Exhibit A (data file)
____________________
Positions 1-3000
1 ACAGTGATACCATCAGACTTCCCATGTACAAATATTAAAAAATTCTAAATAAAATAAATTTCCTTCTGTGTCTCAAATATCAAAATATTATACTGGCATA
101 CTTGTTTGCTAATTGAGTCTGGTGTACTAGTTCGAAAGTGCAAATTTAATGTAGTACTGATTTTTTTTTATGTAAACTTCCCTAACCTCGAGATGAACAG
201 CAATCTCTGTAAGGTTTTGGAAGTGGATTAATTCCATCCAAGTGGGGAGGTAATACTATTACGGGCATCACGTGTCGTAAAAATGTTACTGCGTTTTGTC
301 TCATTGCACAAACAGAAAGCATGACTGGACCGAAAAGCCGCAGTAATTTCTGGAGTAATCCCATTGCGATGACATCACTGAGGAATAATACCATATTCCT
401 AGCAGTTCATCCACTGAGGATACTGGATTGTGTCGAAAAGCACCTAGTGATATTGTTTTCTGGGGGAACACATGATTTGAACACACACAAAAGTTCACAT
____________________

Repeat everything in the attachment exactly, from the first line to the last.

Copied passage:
Positions 1-3000
1 ACAGTGATACCATCAGACTTCCCATGTACAAATATTAAAAAATTCTAAATAAAATAAATTTCCTTCTGTGTCTCAAATATCAAAATATTATACTGGCATA
101 CTTGTTTGCTAATTGAGTCTGGTGTACTAGTTCGAAAGTGCAAATTTAATGTAGTACTGATTTTTTTTTATGTAAACTTCCCTAACCTCGAGATGAACAG
201 CAATCTCTGTAAGGTTTTGGAAGTGGATTAATTCCATCCAAGTGGGGAGGTAATACTATTACGGGCATCACGTGTCGTAAAAATGTTACTGCGTTTTGTC
301 TCATTGCACAAACAGAAAGCATGACTGGACCGAAAAGCCGCAGTAATTTCTGGAGTAATCCCATTGCGATGACATCACTGAGGAATAATACCATATTCCT
401 AGCAGTTCATCCACTGAGGATACTGGATTGTGTCGAAAAGCACCTAGTGATATTGTTTTCTGGGGGAACACATGATTTGAACACACACAAAAGTTCACAT